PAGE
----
“ Be not too confident," 70 Graville replied, “ in this miraculous aid. Some frantic woman this who gives belief To idle dreams, and with her madness then Infects the simple! That Dunois is there, Leading in arms twelve hundred chosen men, 75 Affords a better hope; yet lavish not

Our stores, lest in the enterprise he fail,
And Orleans then be fain to bear the yoke
Of England !”

“ Chief! I tell thee,” Conrade cried, “ I did myself behold the sepulchre,

80 Fulfilling what she spake, give up those arms Which surely for no common end the grave Through many an age hath held inviolate. She is the Prophetess of the Most High, And will deliver Orleans ! ”

Gaucour then, 85 “ Be it as thou hast said. For I must think, That surely to no vulgar tale these chiefs Would yield a light belief; and our poor stores Must speedily, ye know, be clean consumed. 89 Spread then the joyful tidings through the troops That God hath to deliver the oppress'd, As in old time, raised up a Prophetess, And the belief itself will make them fight With irresistible courage.”

Thus the chief, And what he said seem'd good. The men of Orleans, Long by their foemen bay'd, such transport felt, 96 As when the Mexicans, with eager eye Gazing to Huixachtla’s distant top, On that last night, doubtful if ever morn Again shall cheer them, mark the mystic fire 100 Flame on the breast of some brave prisoner, A dreadful altar. As they see the blaze Beaming on Iztapalapan's near towers, . Or on Tezcuco's calmy lake flash'd far, Songs of thanksgiving and the shout of joy 105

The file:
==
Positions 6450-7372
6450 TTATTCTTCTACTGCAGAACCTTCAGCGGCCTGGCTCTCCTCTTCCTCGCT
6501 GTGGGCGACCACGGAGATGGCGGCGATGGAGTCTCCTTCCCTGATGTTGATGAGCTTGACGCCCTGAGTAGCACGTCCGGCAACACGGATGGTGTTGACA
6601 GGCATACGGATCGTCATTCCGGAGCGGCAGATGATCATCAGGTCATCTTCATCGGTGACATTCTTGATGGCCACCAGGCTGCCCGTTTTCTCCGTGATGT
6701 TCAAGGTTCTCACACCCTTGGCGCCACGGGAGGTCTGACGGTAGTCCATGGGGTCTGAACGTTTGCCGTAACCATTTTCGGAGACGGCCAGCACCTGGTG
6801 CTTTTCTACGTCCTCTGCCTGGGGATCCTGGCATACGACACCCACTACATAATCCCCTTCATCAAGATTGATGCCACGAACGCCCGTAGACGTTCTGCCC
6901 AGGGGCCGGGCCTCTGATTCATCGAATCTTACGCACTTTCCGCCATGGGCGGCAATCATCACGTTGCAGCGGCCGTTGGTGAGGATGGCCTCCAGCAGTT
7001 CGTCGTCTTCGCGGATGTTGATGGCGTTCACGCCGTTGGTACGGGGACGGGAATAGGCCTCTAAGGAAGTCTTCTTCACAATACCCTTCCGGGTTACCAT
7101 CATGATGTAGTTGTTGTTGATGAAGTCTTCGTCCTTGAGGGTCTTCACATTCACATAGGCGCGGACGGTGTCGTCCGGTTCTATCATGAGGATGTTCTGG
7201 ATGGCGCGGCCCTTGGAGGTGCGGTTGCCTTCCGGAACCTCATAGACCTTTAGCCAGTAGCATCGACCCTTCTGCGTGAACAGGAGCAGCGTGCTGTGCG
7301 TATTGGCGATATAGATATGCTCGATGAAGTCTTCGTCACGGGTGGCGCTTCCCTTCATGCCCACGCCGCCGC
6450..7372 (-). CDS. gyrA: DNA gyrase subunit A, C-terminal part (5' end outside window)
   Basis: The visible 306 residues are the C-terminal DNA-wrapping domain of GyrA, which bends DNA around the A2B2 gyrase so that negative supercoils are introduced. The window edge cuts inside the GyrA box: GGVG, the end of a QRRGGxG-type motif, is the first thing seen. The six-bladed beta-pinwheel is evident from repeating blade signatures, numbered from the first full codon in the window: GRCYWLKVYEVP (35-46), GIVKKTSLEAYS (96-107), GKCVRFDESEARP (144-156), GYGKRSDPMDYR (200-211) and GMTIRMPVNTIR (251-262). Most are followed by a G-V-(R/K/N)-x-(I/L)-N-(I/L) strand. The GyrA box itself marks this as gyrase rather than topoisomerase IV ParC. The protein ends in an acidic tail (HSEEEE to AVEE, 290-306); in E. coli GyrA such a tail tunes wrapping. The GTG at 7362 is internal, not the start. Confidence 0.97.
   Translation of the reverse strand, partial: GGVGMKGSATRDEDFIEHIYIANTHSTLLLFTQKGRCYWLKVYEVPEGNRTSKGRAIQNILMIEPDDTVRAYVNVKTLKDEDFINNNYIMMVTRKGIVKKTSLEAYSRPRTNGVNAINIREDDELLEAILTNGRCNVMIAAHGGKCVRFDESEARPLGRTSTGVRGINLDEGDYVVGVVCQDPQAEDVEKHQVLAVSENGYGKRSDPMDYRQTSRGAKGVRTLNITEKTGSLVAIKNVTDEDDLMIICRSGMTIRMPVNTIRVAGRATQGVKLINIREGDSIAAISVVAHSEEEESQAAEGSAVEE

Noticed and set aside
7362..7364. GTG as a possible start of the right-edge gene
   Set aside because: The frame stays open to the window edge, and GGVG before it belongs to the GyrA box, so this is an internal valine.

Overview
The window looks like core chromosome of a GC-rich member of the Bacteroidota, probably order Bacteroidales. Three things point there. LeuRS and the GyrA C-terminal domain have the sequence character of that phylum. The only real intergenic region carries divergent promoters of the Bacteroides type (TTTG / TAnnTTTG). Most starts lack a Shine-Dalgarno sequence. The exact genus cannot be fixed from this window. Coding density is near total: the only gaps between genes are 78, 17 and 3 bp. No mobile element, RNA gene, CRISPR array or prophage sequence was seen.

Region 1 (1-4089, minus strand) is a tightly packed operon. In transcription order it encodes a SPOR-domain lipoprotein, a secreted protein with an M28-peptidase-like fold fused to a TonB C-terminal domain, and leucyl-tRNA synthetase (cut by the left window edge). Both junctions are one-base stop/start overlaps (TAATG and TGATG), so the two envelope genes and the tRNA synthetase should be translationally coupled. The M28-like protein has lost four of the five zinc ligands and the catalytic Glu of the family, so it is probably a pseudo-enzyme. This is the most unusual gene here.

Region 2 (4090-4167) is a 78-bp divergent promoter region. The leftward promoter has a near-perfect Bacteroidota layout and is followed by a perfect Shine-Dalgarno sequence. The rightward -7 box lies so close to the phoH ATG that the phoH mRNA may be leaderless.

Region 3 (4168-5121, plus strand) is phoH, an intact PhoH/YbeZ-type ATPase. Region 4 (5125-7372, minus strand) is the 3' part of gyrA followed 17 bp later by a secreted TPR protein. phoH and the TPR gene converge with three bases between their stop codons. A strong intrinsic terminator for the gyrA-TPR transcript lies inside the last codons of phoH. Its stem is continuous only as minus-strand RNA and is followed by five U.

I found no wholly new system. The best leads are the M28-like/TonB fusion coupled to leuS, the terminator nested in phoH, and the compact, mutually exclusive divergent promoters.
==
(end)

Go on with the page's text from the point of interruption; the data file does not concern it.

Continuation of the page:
Wake the loud echo; the glad husband tears
Tbe mantling aloe from his consort's face,
And children, now deliver'd from the dread
Of everlasting darkness, look abroad,
Hail the good omen, and expect the sun
Uninjur'd still to run his flaming race.

110

While thus in Orleans hope had banished sleep, The Maiden's host perform’d their evening prayer, And in the forest took their rest secure. And now the morning came. At earliest dawn 115 Lightly upstarting and bedight in arms, The Bastard moved along, with provident eye Marshalling the troops. All high in hope they march; And now the sun shot from the southern sky His noontide radiance, when afar they hear 120 The hum of men, and see the distant towers Of Orleans, and the bulwarks of the foe, And many a streamer wantoning in air. These as they saw and thought of all the ills Their brethren had endured, closely pent there 125 For many a month, such ardor for the fight Burnt in each bosom, as young Ali felt Then when Mohammed of the assembled tribe Ask'd who would be his Vizir. Fierce in faith, Forth from the race of Hashem stept the youth, 130

Prophet of God I lo.. I will be the man !" And well did Ali merit that high post, Victorious upon Beder's fertile vale, And on mount Ohud, and before the walls Of Chaibar, when down-cleaving to the chest 135 His giant foe, he grasp'd the massy gate,